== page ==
The files for Gilles Latour, the former head of Team Cornwall, and ex-Cornwall minor hockey president, Brian Caskenette, were dealt with in Cornwall court on Feb. 5.

Latour is accused of defrauding five investors of $678,000. Caskenette was arrested last November in connection to missing hockey association funds.

_______________________________

SD&G OPP officers back in court March 4

Staff

Two SDG OPP officers continued their journey through the court system last week.

Constables Luanne MacDonald and John Bernard, of the Alexandria detachment, were told in Alexandria court to make another appearance on March 4 in regards to their alleged involvement of secretly taping a naked person and sharing it abroad.

MacDonald is charged with voyeurism, distribution of voyeurism material, fraud, theft of telecommunications service, obstructing justice and three counts of breach of trust by a public officer.

Bernard faces two counts of breach of trust.

They were arrested last July.

* Two prominent residents will be back in court March 5 to deal with major fraud offences.

The files for Gilles Latour, the former head of Team Cornwall, and ex-Cornwall minor hockey president, Brian Caskenette, were dealt with in Cornwall court on Feb. 5.

Latour is accused of defrauding five investors of $678,000. Caskenette was arrested last November in connection to missing hockey association funds.

_______________________________

OPP officer Luanne MacDonald accused of secretly filming naked adult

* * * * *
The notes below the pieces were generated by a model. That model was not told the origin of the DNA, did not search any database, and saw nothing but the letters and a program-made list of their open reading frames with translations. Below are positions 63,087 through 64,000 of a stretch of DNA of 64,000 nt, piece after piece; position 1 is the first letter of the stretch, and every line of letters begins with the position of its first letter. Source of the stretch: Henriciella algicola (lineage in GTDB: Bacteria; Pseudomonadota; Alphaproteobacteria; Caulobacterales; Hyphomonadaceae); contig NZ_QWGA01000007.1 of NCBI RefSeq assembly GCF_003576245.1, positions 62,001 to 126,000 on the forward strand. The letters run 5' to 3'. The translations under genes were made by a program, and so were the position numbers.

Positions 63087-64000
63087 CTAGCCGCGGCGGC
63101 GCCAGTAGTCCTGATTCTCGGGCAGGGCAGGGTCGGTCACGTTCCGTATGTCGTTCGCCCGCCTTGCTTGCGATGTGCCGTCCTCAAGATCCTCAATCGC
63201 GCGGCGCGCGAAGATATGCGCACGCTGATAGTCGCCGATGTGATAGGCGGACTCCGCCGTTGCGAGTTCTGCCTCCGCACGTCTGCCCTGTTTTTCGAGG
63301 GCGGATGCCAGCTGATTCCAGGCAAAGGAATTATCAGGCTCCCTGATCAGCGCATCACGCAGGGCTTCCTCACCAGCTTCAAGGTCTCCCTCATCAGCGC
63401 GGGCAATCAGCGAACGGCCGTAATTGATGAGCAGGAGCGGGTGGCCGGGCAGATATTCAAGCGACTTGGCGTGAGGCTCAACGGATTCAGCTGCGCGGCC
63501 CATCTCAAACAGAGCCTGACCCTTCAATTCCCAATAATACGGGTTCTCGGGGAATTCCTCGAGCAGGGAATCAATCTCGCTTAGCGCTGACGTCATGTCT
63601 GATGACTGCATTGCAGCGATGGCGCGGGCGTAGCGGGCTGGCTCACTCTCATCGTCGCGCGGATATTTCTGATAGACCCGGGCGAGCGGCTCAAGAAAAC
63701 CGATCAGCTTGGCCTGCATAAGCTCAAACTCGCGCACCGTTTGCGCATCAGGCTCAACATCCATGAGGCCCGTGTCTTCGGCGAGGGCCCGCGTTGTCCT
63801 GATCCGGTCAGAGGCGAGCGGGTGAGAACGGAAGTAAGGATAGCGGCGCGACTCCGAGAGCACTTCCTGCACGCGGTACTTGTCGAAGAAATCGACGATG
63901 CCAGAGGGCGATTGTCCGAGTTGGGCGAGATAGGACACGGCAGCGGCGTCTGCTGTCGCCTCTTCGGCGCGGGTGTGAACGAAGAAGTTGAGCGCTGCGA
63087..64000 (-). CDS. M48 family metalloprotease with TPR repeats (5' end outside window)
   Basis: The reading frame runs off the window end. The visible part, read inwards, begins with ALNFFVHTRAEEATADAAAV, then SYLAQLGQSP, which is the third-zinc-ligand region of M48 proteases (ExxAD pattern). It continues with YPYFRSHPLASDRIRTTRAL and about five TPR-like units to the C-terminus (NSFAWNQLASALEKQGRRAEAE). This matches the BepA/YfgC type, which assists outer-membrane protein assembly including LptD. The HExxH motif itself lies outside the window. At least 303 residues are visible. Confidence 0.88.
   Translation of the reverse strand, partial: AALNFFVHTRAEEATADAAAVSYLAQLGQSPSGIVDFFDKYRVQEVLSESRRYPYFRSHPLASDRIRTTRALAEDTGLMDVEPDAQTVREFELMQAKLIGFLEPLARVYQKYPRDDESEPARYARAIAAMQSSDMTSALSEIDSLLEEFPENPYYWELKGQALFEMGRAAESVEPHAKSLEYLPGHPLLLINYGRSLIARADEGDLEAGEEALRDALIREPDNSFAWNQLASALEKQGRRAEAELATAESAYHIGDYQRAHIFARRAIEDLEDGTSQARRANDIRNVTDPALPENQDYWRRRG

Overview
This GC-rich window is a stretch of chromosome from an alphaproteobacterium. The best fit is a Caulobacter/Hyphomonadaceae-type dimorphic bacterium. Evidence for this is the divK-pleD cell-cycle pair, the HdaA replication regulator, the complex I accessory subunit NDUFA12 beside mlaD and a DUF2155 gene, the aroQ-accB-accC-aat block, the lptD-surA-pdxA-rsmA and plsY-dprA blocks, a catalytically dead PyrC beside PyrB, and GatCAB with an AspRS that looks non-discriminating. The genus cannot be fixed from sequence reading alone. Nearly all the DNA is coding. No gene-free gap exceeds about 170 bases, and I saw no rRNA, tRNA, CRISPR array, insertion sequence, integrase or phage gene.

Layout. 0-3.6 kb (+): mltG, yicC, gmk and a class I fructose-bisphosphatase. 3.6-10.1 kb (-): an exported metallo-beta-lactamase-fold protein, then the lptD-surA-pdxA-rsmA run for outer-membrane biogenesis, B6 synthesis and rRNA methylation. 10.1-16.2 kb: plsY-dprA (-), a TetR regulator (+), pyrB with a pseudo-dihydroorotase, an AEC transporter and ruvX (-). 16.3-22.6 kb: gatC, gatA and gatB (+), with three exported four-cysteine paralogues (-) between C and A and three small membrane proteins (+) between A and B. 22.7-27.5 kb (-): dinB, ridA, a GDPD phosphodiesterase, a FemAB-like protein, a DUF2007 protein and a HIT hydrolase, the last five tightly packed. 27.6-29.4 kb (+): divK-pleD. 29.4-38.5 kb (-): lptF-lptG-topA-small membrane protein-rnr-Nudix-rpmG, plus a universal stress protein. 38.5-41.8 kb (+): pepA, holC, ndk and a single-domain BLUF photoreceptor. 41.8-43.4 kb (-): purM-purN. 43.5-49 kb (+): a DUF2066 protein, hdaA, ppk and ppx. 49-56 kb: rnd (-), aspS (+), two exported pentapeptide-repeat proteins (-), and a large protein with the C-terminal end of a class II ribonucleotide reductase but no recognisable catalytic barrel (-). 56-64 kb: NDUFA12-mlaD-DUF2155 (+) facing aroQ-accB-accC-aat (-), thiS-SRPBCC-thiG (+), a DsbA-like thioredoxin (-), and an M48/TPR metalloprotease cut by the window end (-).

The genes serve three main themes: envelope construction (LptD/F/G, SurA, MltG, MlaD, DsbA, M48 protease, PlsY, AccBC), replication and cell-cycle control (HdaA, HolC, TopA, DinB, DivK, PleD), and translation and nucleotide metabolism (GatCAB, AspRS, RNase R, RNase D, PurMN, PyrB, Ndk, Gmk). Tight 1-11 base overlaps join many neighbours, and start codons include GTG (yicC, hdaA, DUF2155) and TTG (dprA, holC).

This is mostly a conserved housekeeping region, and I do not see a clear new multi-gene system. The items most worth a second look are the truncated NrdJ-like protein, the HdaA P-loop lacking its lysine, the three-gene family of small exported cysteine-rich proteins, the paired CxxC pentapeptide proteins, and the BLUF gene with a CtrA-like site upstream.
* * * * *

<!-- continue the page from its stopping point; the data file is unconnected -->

Veteran officer is one of 2 from Alexandria facing serious criminal charges

CBC News

Posted: Jul 23, 2014 7:37 PM ETLast Updated: Jul 23, 2014 8:17 PM ET

Media placeholder

OPP officers charged

Veteran Ontario Provincial Police Const. Luanne MacDonald is facing several criminal charges, including allegations she secretly filmed a naked adult while on duty and then shared the recording, according to court documents obtained by CBC News. ​

MacDonald, 44, has been charged with voyeurism, distribution of voyeurism material, fraud, theft of telecommunications service, obstructing justice and three counts of breach of trust by a public officer. She is an eight-year member of the OPP based in Alexandria, Ont. east of Ottawa.

A second officer from the same OPP office, 41-year-old Const. John Bernard, has also been charged with two counts of breach of trust in the same investigation. Bernard is a 14-year OPP veteran.

Both officers have been suspended with pay and released with a promise to appear in court in Alexandria on Sept. 3.

OPP launched an internal investigation two years ago after receiving information that a constable in Alexandria was disclosing private information.

“The majority of our officers are good, well-rounded officers,” said OPP Sgt. Kristine Rae.

“Unfortunately there are circumstances such as this. We will still investigate, we will charge and we will hold them accountable for what they’re doing.”

‘They should have been more professional’

Residents of the small community of Alexandria are coming to grips with the disturbing news that two of their police officers are facing criminal charges.

“You know, it’s sad, it’s embarrassing on this town, what happened, and they should have been more professional,” said resident Patricia Young.

“I think it does cast a shadow on this force as a whole,” said Leo Lehtiniemi.

Resident Joe Seguin recalled how MacDonald, who grew up in the area, once cut him some slack during a traffic stop.

“I can’t say nothing against her because she was a nice person. She stopped me on the road and she was OK,” he said.

Alexandria, situated 100 kilometres east of Ottawa, has a population of 3,500 people.